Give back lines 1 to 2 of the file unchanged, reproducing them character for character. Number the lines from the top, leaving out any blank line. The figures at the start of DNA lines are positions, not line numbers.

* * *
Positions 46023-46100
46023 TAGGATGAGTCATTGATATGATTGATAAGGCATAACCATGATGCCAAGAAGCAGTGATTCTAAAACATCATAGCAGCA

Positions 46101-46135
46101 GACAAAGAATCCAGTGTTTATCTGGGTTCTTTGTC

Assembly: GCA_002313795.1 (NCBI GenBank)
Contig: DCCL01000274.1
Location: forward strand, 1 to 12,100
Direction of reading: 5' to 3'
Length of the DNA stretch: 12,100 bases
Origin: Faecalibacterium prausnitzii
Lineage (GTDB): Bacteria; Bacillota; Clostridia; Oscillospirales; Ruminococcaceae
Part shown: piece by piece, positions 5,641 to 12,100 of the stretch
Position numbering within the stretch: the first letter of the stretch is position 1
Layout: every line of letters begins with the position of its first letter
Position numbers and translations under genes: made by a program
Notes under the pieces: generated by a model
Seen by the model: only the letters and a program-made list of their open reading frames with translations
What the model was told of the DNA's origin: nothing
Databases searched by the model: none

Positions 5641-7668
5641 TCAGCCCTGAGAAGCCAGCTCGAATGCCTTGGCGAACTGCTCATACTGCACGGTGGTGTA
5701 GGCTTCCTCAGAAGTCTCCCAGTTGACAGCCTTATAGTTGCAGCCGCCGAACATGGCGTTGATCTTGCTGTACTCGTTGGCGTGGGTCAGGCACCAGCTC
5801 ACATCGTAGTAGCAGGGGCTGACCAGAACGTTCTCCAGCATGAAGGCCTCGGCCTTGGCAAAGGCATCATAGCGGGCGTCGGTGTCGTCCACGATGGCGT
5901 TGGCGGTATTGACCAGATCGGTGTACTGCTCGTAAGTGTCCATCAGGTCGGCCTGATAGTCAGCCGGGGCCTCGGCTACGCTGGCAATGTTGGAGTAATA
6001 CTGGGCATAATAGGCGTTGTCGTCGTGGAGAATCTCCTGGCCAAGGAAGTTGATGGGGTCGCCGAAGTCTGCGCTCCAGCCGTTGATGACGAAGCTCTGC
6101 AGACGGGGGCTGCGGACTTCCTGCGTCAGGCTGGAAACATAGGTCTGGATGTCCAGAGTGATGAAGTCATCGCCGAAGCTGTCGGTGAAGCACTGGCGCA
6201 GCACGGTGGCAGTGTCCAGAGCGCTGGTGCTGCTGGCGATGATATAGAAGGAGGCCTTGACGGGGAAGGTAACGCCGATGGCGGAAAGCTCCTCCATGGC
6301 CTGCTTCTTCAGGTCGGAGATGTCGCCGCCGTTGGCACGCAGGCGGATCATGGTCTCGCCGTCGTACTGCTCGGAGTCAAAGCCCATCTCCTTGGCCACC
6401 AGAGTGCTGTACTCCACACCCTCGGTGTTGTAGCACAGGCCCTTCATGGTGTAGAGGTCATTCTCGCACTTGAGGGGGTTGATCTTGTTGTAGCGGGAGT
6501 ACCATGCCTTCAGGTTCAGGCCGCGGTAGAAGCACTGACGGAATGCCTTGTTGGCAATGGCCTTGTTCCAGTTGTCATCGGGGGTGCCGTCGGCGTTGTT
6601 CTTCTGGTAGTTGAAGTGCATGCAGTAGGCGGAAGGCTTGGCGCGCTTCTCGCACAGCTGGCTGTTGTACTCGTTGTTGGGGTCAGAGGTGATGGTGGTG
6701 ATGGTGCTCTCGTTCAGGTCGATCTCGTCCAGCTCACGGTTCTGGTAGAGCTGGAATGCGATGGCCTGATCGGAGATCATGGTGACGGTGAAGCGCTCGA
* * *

Positions 46023-46100
46023 TAGGATGAGTCATTGATATGATTGATAAGGCATAACCATGATGCCAAGAAGCAGTGATTCTAAAACATCATAGCAGCA